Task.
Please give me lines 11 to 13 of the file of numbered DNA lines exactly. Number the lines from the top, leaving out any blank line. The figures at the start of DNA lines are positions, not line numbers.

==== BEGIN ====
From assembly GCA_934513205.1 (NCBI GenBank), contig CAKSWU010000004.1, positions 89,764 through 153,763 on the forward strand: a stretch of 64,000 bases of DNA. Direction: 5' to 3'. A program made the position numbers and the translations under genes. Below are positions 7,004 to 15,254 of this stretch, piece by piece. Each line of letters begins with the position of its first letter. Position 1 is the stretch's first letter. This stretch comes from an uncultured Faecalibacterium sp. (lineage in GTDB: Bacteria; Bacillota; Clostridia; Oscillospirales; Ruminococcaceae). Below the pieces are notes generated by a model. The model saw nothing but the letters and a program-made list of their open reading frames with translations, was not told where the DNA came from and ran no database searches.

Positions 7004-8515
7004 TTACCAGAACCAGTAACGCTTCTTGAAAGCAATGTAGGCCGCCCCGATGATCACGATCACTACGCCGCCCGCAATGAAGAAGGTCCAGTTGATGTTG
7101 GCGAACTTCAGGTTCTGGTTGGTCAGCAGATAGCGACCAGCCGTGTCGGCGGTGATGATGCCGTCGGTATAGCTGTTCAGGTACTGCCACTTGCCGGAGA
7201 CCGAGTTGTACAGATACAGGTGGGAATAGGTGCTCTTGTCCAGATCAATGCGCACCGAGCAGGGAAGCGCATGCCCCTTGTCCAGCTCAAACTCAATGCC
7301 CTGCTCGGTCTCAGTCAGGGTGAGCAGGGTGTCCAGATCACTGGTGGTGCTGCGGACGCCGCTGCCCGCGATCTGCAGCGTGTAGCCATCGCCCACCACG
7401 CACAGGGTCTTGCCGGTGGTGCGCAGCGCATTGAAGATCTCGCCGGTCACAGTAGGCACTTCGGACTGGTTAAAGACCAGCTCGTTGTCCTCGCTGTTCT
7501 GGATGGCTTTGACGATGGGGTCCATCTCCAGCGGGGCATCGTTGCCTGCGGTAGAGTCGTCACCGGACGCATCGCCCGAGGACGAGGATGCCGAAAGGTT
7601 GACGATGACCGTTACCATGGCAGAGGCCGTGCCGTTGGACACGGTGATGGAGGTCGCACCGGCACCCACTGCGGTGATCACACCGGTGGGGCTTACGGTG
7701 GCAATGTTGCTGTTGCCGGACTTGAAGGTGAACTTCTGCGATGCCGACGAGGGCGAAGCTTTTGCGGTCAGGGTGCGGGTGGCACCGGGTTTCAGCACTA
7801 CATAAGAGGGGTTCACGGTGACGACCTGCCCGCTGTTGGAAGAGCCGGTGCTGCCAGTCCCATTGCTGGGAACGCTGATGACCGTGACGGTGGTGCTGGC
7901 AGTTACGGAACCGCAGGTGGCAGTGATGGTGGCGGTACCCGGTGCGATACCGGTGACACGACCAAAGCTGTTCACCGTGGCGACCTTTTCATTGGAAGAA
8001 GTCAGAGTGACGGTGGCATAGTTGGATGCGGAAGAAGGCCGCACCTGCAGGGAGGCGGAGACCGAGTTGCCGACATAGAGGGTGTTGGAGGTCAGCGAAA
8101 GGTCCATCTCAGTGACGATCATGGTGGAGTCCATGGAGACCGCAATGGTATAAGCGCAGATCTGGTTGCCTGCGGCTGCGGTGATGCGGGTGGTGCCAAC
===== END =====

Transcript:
7801 CATAAGAGGGGTTCACGGTGACGACCTGCCCGCTGTTGGAAGAGCCGGTGCTGCCAGTCCCATTGCTGGGAACGCTGATGACCGTGACGGTGGTGCTGGC
7901 AGTTACGGAACCGCAGGTGGCAGTGATGGTGGCGGTACCCGGTGCGATACCGGTGACACGACCAAAGCTGTTCACCGTGGCGACCTTTTCATTGGAAGAA
8001 GTCAGAGTGACGGTGGCATAGTTGGATGCGGAAGAAGGCCGCACCTGCAGGGAGGCGGAGACCGAGTTGCCGACATAGAGGGTGTTGGAGGTCAGCGAAA